With Holyrood park being closed and town being snarled up with festival traffic Michael was 30mins late. Happily we had built in plenty extra and arrived in fine time. I have to thank Michael for doing all the driving every day - which added considerably to the trials of the 5 days for him. Being a non driver I was no use. It is something to consider if planning taking part in the Tour - alternating driving with a fellow Touree.
I have many pleasant memories of past years of the ToF (this is my 5th) but had forgotten just how exhausting the whole business becomes. Also note to self: build in a holiday Monday for catching up with sleep and blogging. I had to work and it was a long day.
Ordnance Survey couldn't have done it better.
Unfortunately there was a bit of rain in the air. Fortunately it was only ever a light drizzle while we were running and the heavy stuff rattled down while we were indoors. Since it was trails and hills today I wore my orange Inov8 hill shoes. Good choice although there were maybe a couple of miles on road. After a bit of a warm up we returned to the start. There was a tremendous sense of camaraderie and lots of hands were shaken. I noticed that Scott and Alastair (first and second) were deep in conversation yet theirs was probably the greatest rivalry. Alastair had only beaten Scott on one occasion - the up-hill time trial, but had 19 seconds (I think) lead going into the last race. If he could keep him in sight Alastair would win, if Scott could get 20secs ahead he would win. I hoped I'd see the battle unfold. Meanwhile they were chatting like team mates. It is this friendliness that seems to pervade the Tour from the organisers down, that saturates the 5 days. Although the competition is as fierce as any race, the camaraderie comes from going through the same difficulties and facing similar aches and pains. Graham said some words then said GO.
All the action photos here thanks to Gordon Donnachie
The start began with a steep climb out the field and I felt ok. Most of the hills were followed by recovery flat or less steep trails and I found to my surprise I was keeping up with the (back of the) peloton. After the first 2, there was a group of half a dozen or more (mostly Dundee Hawks and MG and I) who swapped places in all the races; each taking a turn at the front and most taking a turn at the back. Martin (Carnegie) had been working well and after a massive run on Friday night and another third place on Saturday had got enough of a lead to be (barring disaster) unassailable in third overall. Then there was a tight knit group of us. I was so displeased with my runs on Friday and Saturday that I had spent Saturday evening taking and posting pictures of the moon rather than checking to see how many seconds I needed to be faster than x or y to come where. I think I had dropped to 6th or 7th on the leader board and thought I'd just see how I felt on the day. I was pleased to say I felt fine, though I was judging this solely on the others around me and I knew if I could keep up on the ascents, things should improve on the downhills. We had been told 2 miles of up. I looked at my watch as we popped out the narrow dirt trail between the trees onto the main landrover trail. Around 10 minutes. So a bit more up on broad paths and sure enough it was. But I was reeling folk in steadily, especially when there was a descending undulation. I caught up with Michael who I knew had been leading the charge of the peloton up the ascents - his ground. And then a marshal pointing us off the main trail onto a thin twisting roller coaster descent. "Let's go" I said to Michael as I slotted onto the singletrack in third place, wondering how long I would stay there.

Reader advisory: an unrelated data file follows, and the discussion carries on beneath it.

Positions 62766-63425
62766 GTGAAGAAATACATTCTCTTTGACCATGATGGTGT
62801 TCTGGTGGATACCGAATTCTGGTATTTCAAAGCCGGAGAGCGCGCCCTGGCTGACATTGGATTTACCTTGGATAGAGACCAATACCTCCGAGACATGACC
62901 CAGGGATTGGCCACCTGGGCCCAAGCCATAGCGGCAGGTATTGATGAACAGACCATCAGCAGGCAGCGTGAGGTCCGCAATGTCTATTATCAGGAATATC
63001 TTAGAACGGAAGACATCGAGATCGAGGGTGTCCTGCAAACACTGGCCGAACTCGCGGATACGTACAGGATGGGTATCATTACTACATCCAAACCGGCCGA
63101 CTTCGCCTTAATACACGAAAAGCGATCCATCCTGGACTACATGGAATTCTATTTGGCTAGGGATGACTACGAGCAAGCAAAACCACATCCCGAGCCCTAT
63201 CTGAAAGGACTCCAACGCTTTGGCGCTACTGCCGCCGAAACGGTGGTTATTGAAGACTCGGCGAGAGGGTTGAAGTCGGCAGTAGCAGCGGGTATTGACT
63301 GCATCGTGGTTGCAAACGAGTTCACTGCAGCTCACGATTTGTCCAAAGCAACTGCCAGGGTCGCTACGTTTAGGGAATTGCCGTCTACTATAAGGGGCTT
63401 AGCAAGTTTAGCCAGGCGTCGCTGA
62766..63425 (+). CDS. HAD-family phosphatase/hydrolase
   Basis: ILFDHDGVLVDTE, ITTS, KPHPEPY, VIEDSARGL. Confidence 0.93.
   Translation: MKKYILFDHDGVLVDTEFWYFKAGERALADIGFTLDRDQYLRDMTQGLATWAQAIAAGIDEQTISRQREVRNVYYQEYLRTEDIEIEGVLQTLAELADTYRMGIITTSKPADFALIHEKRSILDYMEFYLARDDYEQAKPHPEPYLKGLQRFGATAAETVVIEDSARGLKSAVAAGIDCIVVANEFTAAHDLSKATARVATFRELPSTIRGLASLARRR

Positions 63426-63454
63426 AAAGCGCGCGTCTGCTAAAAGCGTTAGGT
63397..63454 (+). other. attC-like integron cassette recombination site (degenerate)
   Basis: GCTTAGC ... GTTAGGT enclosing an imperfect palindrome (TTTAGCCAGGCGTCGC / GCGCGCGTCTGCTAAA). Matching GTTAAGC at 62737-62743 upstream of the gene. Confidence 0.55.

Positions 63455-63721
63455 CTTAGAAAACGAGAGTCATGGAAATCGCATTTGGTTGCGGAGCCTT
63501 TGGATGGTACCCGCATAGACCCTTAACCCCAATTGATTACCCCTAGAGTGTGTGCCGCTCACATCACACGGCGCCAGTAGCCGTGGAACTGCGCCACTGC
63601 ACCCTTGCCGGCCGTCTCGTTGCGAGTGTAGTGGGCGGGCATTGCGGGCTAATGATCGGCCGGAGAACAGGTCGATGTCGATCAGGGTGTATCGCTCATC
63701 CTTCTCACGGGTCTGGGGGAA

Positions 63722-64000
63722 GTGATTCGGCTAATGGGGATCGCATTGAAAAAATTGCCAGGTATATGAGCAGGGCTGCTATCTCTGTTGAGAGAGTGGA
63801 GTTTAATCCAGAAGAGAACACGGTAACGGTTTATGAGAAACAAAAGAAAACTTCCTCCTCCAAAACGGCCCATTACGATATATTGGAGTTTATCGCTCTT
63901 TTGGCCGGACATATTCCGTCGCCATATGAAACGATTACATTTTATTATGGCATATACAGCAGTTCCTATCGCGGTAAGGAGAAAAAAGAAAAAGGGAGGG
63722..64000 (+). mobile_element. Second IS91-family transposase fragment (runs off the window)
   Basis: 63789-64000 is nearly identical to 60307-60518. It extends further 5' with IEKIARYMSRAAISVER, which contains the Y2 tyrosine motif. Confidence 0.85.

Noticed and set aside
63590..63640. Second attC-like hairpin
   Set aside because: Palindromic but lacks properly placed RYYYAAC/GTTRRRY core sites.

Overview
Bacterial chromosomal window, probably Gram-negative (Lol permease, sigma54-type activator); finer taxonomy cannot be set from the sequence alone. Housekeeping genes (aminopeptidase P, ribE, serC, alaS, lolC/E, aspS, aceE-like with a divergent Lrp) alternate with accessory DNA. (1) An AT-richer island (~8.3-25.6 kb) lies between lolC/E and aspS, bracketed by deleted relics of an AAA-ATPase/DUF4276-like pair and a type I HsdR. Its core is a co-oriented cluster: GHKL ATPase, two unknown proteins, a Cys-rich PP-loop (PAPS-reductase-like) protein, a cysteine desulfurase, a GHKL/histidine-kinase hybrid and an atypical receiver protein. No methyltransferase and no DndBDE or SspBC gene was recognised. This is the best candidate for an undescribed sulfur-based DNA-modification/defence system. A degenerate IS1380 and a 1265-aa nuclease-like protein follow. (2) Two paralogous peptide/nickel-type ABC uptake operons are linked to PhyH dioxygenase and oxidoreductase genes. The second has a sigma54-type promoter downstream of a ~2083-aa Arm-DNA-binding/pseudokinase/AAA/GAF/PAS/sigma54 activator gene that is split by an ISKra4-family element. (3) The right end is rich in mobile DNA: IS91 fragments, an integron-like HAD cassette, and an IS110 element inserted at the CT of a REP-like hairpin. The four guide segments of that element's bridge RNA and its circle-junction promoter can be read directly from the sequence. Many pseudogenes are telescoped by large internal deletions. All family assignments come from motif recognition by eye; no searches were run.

This is my favourite kind of racing - sliding between the air and the trees turning left and right on a swooping downhill trail taking the speed up to the maximum without spinning off at the corners, the sound of footfalls behind drifting further back then disappearing. A thought jogs through my head I once chased Chris Upson down this trail but I can't recall the occasion - a Falkland 10k, 5k, Santa Race or the Lomonds of Fife? I did remember enjoying it although I never caught Chris. A flour arrow keeps us on track at a junction and I am brought back to reality: must pay attention, this could go well and it would be daft to go the wrong way and blow it.